On 19 March, the Health Secretary said that

On 16 April, we had more assurances from the Secretary of State when she said that she wanted to take

Ms Hewitt indicated assent.

Dr. Murrison: The Health Secretary is nodding. In contrast, however, NHS Employers has at least some grip on reality. We learn from its leaked report of how it is desperately scratching around for jobs abroad to offer doctors who it recognises will be unemployed on 1 August. The NHS Employers briefing paper talks optimistically of service posts that have been converted by employers into training posts. How many of those have there been after Lord Warner’s announcement of 13 December, and how many more does the Minister anticipate? Other hon. Members have made that point already, and it is important that we know the numbers involved.

While NHS Employers has been trawling the world to see where it can park unemployed British doctors, has it asked our EU neighbours how they might help? Given that many of the available training billets in the UK will be going to European economic area doctors, it seems reasonable to ask where the reciprocity is. The right hon. Member for Birkenhead (Mr. Field) spoke about banning European doctors, and that point may be germane here. Certainly, we recognise that the treaty obligations into which we entered—rightly or wrongly—forbid us from banning European doctors. That is simply not possible, but NHS Employers might consider Europe as it trawls around the world. Many Labour Members have been greatly exercised in the past by unpaid researchers attached to MPs’ staff. In a like manner, are they not concerned that officials are entertaining a scheme to hive unemployed junior
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doctors off into voluntary service overseas? What would be the precise terms of such an arrangement?

Heaven for junior doctors will be a place on a run-through training programme. The Government are saying, “Get that and you’re well on your way to consultant status, in due course. Fail and you’re set for a grisly series of fixed-term specialist training appointments, so-called locum appointments for training, a re-run of your second foundation year”—how depressing must that be?—“Undefined academic appointments of the sort we thought MMC was designed to address, professional ‘locuming’ and a constellation of low-grade, non-training jobs. You’ll be part of your postgraduate dean’s euphemistically styled ‘talent pool’, to be fished out when something vaguely suitable turns up.”

I hope that that “something suitable” does not involve working in a supermarket, as happened to the constituent of my hon. Friend the Member for Mid-Bedfordshire (Mrs. Dorries). The lost tribe of senior house officers is set to become nomadic as they drift from hopeless job to hopeless job with little chance of breaking out, in stark contrast to the previous flawed, but far less rigid, milieu. It is little wonder that so many dedicated, expensively skilled professionals are set to quit the UK and the NHS, as my hon. Friend the Member for Croydon, Central (Mr. Pelling) pointed out, and even to quit medicine altogether.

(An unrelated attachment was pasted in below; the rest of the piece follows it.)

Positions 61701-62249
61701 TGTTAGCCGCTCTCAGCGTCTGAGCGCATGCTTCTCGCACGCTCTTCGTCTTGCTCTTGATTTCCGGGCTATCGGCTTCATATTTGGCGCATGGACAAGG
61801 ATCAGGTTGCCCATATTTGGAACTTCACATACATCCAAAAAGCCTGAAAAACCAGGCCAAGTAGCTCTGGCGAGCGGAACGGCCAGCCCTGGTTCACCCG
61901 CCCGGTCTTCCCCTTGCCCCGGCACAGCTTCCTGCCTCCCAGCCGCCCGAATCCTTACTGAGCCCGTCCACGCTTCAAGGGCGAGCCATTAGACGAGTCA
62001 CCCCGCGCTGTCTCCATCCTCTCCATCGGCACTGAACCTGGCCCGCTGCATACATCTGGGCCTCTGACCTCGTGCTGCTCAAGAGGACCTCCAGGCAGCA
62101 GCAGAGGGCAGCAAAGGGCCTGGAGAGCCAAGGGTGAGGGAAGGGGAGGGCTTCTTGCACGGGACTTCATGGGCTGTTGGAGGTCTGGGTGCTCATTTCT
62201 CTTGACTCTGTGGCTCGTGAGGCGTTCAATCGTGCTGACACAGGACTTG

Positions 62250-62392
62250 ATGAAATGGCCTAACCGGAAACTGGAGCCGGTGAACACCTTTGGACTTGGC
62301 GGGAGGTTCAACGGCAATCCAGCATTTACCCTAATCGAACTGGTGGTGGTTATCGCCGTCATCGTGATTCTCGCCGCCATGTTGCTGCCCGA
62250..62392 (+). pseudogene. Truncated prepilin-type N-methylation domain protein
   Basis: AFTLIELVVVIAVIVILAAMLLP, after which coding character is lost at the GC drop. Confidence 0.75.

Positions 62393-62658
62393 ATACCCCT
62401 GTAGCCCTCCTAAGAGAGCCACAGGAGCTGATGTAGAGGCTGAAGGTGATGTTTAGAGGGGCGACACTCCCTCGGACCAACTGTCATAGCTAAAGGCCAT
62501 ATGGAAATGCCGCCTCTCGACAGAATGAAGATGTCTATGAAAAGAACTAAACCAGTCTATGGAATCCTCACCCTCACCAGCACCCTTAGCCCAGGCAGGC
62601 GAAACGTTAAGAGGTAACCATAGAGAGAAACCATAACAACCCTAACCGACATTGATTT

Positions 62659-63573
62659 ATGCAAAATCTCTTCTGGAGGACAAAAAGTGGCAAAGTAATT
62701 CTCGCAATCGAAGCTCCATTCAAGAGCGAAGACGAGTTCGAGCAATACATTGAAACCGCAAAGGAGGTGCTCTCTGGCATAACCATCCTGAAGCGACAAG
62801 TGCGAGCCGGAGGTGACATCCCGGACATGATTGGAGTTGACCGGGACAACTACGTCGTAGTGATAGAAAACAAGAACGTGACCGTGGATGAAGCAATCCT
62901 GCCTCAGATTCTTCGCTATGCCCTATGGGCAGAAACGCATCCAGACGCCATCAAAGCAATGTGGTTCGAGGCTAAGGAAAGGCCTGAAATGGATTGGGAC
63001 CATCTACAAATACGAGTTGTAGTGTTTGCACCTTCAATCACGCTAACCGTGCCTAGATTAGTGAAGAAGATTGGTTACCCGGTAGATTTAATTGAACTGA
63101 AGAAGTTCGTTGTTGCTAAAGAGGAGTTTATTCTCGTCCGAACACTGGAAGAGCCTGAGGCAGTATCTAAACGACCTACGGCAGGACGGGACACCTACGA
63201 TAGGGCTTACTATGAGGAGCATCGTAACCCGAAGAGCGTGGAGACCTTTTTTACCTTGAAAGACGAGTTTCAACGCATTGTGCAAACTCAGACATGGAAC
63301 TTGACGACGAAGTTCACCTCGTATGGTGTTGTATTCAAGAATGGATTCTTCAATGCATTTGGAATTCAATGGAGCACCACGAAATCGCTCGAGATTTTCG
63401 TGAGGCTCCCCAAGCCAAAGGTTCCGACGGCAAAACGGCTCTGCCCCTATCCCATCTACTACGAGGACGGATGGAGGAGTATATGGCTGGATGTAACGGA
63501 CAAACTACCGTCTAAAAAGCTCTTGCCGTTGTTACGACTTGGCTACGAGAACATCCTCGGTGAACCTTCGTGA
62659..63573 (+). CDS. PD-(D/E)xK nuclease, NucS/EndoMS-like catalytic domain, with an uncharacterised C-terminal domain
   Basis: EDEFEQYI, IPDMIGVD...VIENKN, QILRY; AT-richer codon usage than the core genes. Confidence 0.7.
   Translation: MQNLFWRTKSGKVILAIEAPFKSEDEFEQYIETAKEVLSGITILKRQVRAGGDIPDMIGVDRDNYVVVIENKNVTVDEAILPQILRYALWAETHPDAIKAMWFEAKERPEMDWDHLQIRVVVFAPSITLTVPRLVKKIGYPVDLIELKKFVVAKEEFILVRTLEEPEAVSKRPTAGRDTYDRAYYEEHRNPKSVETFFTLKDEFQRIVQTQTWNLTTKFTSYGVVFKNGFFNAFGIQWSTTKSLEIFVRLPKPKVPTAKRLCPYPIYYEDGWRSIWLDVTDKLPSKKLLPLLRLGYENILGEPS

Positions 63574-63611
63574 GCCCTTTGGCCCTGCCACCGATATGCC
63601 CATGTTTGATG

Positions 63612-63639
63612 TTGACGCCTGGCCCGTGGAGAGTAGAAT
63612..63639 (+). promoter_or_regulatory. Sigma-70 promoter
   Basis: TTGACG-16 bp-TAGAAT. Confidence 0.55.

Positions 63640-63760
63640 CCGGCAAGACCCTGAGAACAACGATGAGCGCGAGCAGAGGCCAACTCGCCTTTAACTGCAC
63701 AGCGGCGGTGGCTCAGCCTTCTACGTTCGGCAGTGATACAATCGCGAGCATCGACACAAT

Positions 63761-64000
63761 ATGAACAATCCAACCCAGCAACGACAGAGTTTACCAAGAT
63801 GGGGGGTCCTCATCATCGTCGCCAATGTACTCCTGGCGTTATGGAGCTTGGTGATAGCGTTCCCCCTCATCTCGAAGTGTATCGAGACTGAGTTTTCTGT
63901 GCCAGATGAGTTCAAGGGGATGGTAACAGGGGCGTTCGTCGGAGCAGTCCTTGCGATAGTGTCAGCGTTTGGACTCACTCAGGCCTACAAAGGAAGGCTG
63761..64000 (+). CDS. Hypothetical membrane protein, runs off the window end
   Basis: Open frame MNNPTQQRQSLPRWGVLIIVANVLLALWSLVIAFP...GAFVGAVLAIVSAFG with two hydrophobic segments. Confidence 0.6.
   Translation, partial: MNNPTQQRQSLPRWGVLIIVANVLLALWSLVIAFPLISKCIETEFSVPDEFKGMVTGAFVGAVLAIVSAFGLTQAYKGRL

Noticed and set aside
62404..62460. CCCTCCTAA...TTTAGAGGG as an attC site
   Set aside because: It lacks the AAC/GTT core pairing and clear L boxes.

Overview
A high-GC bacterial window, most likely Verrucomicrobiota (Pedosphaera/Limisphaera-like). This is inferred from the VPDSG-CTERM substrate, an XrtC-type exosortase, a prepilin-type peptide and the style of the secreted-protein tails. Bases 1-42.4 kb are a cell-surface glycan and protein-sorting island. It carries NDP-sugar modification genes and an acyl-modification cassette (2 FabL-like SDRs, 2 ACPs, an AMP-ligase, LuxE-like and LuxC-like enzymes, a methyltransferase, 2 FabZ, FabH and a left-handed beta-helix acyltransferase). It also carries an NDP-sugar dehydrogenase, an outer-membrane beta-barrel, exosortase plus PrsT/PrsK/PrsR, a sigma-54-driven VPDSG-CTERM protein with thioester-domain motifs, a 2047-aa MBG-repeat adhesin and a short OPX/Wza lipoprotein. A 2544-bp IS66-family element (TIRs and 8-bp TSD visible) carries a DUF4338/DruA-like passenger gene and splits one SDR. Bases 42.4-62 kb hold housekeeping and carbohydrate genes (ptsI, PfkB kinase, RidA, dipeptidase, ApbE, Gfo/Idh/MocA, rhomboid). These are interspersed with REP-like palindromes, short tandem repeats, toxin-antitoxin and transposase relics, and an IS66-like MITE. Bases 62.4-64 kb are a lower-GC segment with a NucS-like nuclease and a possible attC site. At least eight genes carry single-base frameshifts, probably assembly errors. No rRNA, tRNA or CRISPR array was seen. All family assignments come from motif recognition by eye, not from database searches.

The Health Secretary’s fulsome apology last week was indeed appropriate, but junior doctors facing the prospect of being hung out to dry want to know why she is not joining them.

6.48 pm

The Minister of State, Department of Health (Andy Burnham): The hon. Member for Westbury (Dr. Murrison) is right to say that this has been a good debate, and I shall do my best in the time available to answer some of the points that have been raised.

This matter is of fundamental importance to the country. We must ensure that patients get the best possible care from highly trained and motivated staff, but we recognise that there has been a significant impact on the lives and careers of those dedicated and hard-working staff who are applying to progress their training as doctors in the NHS. Young people and their families will be watching today’s proceedings closely, and we know that they will have gone through considerable anxiety. I know from the e-mails that I have received—and I am sure that other hon. Members of all parties have received similar messages—that there has been considerable anxiety about this matter. It is right for the Government to address that and to give people practical information so that we can map a way forward.

My right hon. Friend the Secretary of State began by setting out the principle of modernising medical careers. One of the interesting things about today’s debate was the degree of agreement on both sides of the House, expressed by almost every Member who spoke, about the principles behind MMC. The programme has the potential to benefit both doctors and patients in the NHS and it is important to note that its foundation stages have been successfully introduced. We believe that we can build on that success.